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Home care in Nevada is an option for seniors who need anywhere from weekly companionship and assistance to 24-hour skilled nursing services. Currently, there are about 212 home care agencies in Nebraska with an average monthly cost of $4,385.
Nebraska has senior home care agencies with services available through nurses, social workers, therapists, health aides, and anyone else needed. Home care is for seniors who need specialized medical care, but there is still an option for those that need help around the house called personal care. Professional services can be available through visits a few hours per week or on call 24 hours a day. The point of both is to allow seniors the option to live in their home independently.
There are a number of cities throughout NE that have senior home care agencies but the median monthly cost ranges from:
City Homemaker Services Monthly Costs Home Health Aide Monthly Costs Grand Island $3,813 $4,195 Lincoln $4,382 $4,572 Omaha $4,385 $4,481 Rest of State $4,481 $4,261
Nebraska has many fun and exciting attractions to be seen such as the Pioneer Village, Heartland of America Park, Sunken Gardens, the Creighton Orpheum Theatre, and much more. The Pioneer Village is a museum dedicated to displaying the pioneer lifestyle and historic buildings. As a popular destination for walking and picnicking, The Heartland of America Park also has a huge fountain that can perform water acrobatics 300 feet in the air with a light show at night. A great place to visit for a night out of quality showmanship is The Creighton Orpheum Theatre. This theater has all kinds of different shows including plays, comedy acts, music shows, dances, and more.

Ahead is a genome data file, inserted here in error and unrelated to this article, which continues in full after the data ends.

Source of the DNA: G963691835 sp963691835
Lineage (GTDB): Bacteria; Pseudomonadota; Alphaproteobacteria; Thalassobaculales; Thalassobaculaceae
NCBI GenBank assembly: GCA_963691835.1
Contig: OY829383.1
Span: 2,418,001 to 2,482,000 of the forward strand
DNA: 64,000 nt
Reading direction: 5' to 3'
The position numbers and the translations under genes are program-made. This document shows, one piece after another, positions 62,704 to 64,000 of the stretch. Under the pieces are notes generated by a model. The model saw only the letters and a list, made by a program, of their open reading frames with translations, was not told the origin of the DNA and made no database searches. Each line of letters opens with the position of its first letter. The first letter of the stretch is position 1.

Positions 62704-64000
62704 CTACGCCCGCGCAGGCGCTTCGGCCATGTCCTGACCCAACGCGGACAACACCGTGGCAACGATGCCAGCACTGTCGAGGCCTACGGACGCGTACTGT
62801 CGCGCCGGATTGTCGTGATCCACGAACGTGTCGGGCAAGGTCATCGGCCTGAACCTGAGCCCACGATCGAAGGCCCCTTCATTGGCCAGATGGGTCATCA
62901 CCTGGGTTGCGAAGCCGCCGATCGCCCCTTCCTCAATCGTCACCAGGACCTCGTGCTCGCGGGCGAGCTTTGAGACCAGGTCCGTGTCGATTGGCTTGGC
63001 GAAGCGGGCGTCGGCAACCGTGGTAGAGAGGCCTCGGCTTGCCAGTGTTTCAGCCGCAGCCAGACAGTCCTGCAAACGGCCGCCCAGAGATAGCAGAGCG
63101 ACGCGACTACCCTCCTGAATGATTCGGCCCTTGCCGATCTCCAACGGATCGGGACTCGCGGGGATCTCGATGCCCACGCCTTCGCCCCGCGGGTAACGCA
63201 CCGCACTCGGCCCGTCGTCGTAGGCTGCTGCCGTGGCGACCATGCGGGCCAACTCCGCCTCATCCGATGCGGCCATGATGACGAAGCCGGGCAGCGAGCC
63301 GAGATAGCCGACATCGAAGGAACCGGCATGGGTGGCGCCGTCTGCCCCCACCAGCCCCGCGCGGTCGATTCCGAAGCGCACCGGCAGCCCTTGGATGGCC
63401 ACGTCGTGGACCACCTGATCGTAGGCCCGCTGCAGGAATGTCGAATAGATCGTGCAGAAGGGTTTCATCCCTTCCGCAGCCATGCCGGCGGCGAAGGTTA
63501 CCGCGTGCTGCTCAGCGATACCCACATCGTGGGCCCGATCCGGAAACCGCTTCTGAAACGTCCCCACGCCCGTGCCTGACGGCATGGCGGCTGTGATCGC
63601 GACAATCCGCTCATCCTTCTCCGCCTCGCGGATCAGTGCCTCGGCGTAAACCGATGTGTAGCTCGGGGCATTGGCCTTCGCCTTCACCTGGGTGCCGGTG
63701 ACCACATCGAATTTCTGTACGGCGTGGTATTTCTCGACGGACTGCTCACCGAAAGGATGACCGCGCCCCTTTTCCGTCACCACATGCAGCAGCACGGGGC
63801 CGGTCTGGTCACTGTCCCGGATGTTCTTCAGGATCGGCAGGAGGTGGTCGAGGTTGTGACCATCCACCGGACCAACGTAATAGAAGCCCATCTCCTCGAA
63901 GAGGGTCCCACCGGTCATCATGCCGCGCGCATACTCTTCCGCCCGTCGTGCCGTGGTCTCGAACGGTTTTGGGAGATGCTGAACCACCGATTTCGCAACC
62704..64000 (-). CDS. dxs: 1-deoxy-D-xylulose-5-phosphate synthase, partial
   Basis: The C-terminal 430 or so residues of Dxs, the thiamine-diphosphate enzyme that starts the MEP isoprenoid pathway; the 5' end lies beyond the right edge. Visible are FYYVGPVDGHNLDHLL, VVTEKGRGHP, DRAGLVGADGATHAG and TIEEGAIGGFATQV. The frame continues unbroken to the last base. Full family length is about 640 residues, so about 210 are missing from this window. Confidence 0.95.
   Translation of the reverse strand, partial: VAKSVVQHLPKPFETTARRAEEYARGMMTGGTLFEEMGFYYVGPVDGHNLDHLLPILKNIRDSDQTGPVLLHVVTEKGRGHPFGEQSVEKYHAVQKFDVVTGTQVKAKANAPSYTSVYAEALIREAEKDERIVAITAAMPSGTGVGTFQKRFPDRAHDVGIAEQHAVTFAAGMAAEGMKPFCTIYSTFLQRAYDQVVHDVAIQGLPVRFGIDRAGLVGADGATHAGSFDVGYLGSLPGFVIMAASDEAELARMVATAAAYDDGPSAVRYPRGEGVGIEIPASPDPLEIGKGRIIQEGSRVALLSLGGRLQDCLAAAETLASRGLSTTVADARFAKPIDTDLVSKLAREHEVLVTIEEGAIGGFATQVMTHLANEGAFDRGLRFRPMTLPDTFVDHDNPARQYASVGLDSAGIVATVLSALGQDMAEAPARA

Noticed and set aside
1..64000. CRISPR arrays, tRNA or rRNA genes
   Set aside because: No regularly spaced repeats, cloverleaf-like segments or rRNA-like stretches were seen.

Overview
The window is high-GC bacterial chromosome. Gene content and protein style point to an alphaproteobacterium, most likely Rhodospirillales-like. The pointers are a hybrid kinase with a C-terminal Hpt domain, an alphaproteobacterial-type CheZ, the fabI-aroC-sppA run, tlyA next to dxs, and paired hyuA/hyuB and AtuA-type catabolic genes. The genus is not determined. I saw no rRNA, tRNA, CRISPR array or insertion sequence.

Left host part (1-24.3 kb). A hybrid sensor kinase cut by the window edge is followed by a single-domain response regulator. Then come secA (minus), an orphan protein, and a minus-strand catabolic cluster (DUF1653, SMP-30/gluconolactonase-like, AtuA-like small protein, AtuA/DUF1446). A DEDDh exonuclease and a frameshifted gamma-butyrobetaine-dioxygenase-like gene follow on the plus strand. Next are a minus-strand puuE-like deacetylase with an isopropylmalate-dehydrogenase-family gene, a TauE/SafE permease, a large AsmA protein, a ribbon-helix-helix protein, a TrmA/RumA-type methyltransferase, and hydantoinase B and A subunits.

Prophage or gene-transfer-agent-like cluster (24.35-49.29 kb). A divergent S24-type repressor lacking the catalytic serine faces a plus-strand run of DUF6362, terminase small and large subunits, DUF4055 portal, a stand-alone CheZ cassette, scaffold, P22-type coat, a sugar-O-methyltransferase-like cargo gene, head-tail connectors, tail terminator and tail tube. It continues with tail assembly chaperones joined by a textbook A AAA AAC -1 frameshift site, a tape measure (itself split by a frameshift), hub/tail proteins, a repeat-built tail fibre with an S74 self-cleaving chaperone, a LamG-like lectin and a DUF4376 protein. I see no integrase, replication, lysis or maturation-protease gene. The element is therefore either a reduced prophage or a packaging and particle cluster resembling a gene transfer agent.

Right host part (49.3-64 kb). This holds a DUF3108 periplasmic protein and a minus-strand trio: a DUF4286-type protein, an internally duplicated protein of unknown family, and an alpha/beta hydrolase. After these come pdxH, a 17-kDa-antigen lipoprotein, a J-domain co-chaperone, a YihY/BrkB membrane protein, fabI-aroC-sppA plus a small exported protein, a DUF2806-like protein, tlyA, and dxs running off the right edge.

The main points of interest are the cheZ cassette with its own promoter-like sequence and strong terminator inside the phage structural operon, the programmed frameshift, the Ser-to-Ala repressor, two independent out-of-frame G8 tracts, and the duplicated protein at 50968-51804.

As a less-mobile senior, there are still many places to go and things to see in Nebraska. Senior centers throughout the state that provide senior-friendly activities such as trivia, dancing, games, and clubs. Specialized senior trips are also available to places such as the Henry Doorly Zoo, Sunken Gardens, or Fort Robinson State Park.
The climate in Nebraska is divided with the east being more humid, and the west being much drier. Nebraska gets slightly less rain and more snow than the rest of the U.S., averaging a respective 26 and 28 inches annually. The average summer high temperatures found across the whole state are around 89 degrees with an average low in the winter of 12 degrees. There are a significant number of sunny days during the year with an average of 223.